Two weeks ago I was asked by a local newspaper to offer up a fifty word summary on the value of being happy which was to celebrate the International Day of Happiness on the 20th March established by the United Nations.
It was quite a challenge and in this blog I want to expand my thinking and encourage you to consider your own assessment of how you experience being happy? For me, this picture represents a state of contentment and happiness in spite of the danger below.
In Proverb 15: 13, it says that ‘a happy heart makes the face cheerful, but heartache crushes the spirit’ (NIV). What then, we may ask, makes for a happy heart and why does it show on our faces? I think we all know why heartache crushes the spirit!
Everybody wants to find and maintain a satisfactory level of happiness in all our relationships and experiences so avoiding sorrow and sadness.
Many national governments and local agencies recognise the importance of people being happy. It may be the case that such an initiative of having an international day of happiness, is due in part to the avalanche of unhappiness we experience and are exposed to daily in the media and at large.
The definition of one person’s happiness will be quite different for another. In defining happiness I think it is to experience feelings that are temporal and can represent a person’s characteristic but is definitely not dependent on particular happenings. The illusive state of happiness is always challenged by the realities of human existence in all its forms. However, I do believe that a process of ‘giving and receiving’ has a big part to play in finding and experiencing happiness.
The comedian Ken Dodd created a mythical band of ‘Diddy Men’ who had their own tickling sticks, with the intention of making people laugh and feel happy. Ken recorded a popular song Happiness that represented his life’s work and character. In his gigs that often lasted for many hours he would share a joke for his audience to receive and enjoy who in turn showed their appreciation by laughing and clapping. This ‘giving and receiving’ benefitted both parties and resulted in happy energy, laughter and appreciation.
I have heard it said by many, that their happiness comes from being able to help people in differing ways. This formula of giving out to others enables us to receive back, which gives us a feeling of contentment and happiness in ourselves and in the happenings we incur in life.
I also think that to be happy is very much akin to being kind which can transform us into an attitude of thankfulness for life and living. There is an old saying: ‘be thankful for small mercies,’ which represents a grateful outlook on life that can produce a happy output which aids our general wellbeing body, mind and spirit. When we are thankful and experience a good measure of contentment then it firms up an inner joy and peace that is not dependent on good happenings around us.
Recently, I was reading some comments shared by Luke Shaw, a professional footballer, who was speaking about his relationship with his manger Ole Gunnar Solskjaer. He expressed how happy he was because of the confidence that his manager had placed in him. This in turn helped him to enjoy his football with increased confidence and happiness in the games he played in.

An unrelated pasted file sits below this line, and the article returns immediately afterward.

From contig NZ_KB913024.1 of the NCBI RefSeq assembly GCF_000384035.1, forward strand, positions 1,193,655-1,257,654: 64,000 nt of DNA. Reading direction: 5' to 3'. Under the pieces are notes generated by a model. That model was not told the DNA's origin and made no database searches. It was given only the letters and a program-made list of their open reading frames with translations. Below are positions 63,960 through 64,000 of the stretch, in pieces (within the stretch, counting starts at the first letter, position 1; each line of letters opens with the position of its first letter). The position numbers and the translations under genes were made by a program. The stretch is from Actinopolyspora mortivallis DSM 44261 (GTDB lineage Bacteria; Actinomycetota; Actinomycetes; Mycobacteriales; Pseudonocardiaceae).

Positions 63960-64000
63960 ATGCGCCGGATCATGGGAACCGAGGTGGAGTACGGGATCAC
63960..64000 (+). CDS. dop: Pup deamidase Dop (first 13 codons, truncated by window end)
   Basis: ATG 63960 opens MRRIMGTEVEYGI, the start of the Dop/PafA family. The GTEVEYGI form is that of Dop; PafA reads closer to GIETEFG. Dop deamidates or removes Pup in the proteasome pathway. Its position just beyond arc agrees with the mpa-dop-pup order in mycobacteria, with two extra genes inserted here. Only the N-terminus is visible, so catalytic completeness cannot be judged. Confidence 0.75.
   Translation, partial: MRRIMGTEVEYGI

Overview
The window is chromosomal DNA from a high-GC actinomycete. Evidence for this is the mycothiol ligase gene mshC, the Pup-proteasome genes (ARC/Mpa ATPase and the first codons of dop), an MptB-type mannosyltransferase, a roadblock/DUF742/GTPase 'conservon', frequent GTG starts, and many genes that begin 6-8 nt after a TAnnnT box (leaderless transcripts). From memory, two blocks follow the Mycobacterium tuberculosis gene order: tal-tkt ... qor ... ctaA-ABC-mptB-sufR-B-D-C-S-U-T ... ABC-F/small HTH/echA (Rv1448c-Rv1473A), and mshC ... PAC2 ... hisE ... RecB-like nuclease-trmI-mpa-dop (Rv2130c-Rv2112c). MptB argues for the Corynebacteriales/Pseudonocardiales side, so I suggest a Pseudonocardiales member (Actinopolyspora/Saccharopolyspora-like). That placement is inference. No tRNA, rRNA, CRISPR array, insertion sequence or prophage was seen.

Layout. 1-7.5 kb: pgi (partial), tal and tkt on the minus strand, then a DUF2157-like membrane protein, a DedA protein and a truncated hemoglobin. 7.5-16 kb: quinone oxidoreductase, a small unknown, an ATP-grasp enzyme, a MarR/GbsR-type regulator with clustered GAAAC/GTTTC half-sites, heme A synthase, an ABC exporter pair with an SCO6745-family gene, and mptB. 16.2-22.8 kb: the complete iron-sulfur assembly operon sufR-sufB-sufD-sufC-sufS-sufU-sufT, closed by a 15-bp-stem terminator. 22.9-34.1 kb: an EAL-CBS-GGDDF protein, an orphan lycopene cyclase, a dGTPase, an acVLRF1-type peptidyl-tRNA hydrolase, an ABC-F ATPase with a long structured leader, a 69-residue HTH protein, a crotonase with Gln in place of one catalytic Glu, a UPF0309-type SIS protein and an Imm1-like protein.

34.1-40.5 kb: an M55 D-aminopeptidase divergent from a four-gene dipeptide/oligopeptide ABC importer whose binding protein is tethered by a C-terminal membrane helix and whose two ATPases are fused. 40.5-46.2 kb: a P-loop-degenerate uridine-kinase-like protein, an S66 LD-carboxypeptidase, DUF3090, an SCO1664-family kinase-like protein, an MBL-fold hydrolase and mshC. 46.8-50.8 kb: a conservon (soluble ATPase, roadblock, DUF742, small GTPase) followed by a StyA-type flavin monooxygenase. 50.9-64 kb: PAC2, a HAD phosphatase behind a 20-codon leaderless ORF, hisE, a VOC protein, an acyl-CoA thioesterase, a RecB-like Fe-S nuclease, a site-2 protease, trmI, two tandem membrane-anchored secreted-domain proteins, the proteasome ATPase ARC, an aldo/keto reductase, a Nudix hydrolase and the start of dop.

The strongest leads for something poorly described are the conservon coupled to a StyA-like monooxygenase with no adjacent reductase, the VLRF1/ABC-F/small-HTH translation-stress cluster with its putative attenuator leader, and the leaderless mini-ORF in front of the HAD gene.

There are a number of ‘happiness indicators’ that are available online which can help us assess what levels of happiness we are at and with a measure of reasoning behind them. For a moment consider my own simple ‘happiness indicator’ and on a scale of 0 to 10 (10 being the highest) record what makes you happy at this present time? In assessing the results, the scores will vary depending on the different seasons and circumstances we find ourselves in.
Self-acceptance (________) Money (________) Relationships (________) Work (________) Love (________) Voluntary work (________) Faith in God, philosophy or no God (________) Other (________)
For me my anchor and faith in God gives me a sense of thankfulness and a quiet joy and peace. It gives me a strength within my inner core that acts as a basis for my temporal and continuous happiness.
In the Beatitudes it outlines certain experiences we may be facing. It then encourages us to take hold of different attitudes that will bring change to those life circumstances we face. In considering the fifth beatitude, ‘Blessed (happy) are the merciful, for they will be shown mercy’, it highlights that in our giving of mercy (offering kindness and forgiveness) to others we will in turn be shown mercy that will make us feel happy.
As we draw to a close I would like to go back to those fifty words as mentioned at the beginning.
“To be happy is to experience feelings that are not permanent. We can find happiness within our inner core that is independent from happenings and is reflected in our character. To ‘give and receive’ plays a big part in experiencing happiness that will be clearly seen in our cheerful faces”.
Have a happy and cheerful Easter and maybe take time to listen to Pharrell Williams song Happy and even join in the clapping!